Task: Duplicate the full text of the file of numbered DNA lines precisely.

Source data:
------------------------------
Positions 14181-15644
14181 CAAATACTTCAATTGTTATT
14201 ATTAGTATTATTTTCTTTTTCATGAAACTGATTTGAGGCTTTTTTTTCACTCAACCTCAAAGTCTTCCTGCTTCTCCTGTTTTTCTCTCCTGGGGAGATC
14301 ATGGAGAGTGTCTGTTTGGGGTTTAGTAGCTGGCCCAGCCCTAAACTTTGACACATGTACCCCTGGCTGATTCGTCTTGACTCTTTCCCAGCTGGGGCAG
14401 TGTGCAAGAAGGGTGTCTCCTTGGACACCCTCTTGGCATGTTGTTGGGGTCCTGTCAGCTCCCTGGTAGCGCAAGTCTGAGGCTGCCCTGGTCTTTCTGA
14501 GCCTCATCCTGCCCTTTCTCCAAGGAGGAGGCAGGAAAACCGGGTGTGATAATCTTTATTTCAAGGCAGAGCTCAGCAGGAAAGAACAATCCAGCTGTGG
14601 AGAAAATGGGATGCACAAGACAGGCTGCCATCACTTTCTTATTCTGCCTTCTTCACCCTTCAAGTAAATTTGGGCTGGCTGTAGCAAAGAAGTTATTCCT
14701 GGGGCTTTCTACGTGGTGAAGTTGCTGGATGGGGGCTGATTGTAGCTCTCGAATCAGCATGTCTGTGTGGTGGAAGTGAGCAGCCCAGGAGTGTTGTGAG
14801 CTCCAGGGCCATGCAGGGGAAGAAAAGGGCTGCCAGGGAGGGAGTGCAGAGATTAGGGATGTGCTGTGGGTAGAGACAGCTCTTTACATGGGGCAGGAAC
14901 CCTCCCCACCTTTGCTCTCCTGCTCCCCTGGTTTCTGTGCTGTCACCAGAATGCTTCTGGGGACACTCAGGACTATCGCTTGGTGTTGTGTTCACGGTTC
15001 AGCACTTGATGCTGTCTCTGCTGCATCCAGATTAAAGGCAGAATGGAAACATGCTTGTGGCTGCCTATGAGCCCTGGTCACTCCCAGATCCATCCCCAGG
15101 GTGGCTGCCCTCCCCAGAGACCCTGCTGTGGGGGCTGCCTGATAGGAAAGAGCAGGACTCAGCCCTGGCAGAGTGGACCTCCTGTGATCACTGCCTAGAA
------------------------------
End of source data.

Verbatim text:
Positions 14181-15644
14181 CAAATACTTCAATTGTTATT
14201 ATTAGTATTATTTTCTTTTTCATGAAACTGATTTGAGGCTTTTTTTTCACTCAACCTCAAAGTCTTCCTGCTTCTCCTGTTTTTCTCTCCTGGGGAGATC
14301 ATGGAGAGTGTCTGTTTGGGGTTTAGTAGCTGGCCCAGCCCTAAACTTTGACACATGTACCCCTGGCTGATTCGTCTTGACTCTTTCCCAGCTGGGGCAG
14401 TGTGCAAGAAGGGTGTCTCCTTGGACACCCTCTTGGCATGTTGTTGGGGTCCTGTCAGCTCCCTGGTAGCGCAAGTCTGAGGCTGCCCTGGTCTTTCTGA
14501 GCCTCATCCTGCCCTTTCTCCAAGGAGGAGGCAGGAAAACCGGGTGTGATAATCTTTATTTCAAGGCAGAGCTCAGCAGGAAAGAACAATCCAGCTGTGG
14601 AGAAAATGGGATGCACAAGACAGGCTGCCATCACTTTCTTATTCTGCCTTCTTCACCCTTCAAGTAAATTTGGGCTGGCTGTAGCAAAGAAGTTATTCCT
14701 GGGGCTTTCTACGTGGTGAAGTTGCTGGATGGGGGCTGATTGTAGCTCTCGAATCAGCATGTCTGTGTGGTGGAAGTGAGCAGCCCAGGAGTGTTGTGAG
14801 CTCCAGGGCCATGCAGGGGAAGAAAAGGGCTGCCAGGGAGGGAGTGCAGAGATTAGGGATGTGCTGTGGGTAGAGACAGCTCTTTACATGGGGCAGGAAC
14901 CCTCCCCACCTTTGCTCTCCTGCTCCCCTGGTTTCTGTGCTGTCACCAGAATGCTTCTGGGGACACTCAGGACTATCGCTTGGTGTTGTGTTCACGGTTC
15001 AGCACTTGATGCTGTCTCTGCTGCATCCAGATTAAAGGCAGAATGGAAACATGCTTGTGGCTGCCTATGAGCCCTGGTCACTCCCAGATCCATCCCCAGG
15101 GTGGCTGCCCTCCCCAGAGACCCTGCTGTGGGGGCTGCCTGATAGGAAAGAGCAGGACTCAGCCCTGGCAGAGTGGACCTCCTGTGATCACTGCCTAGAA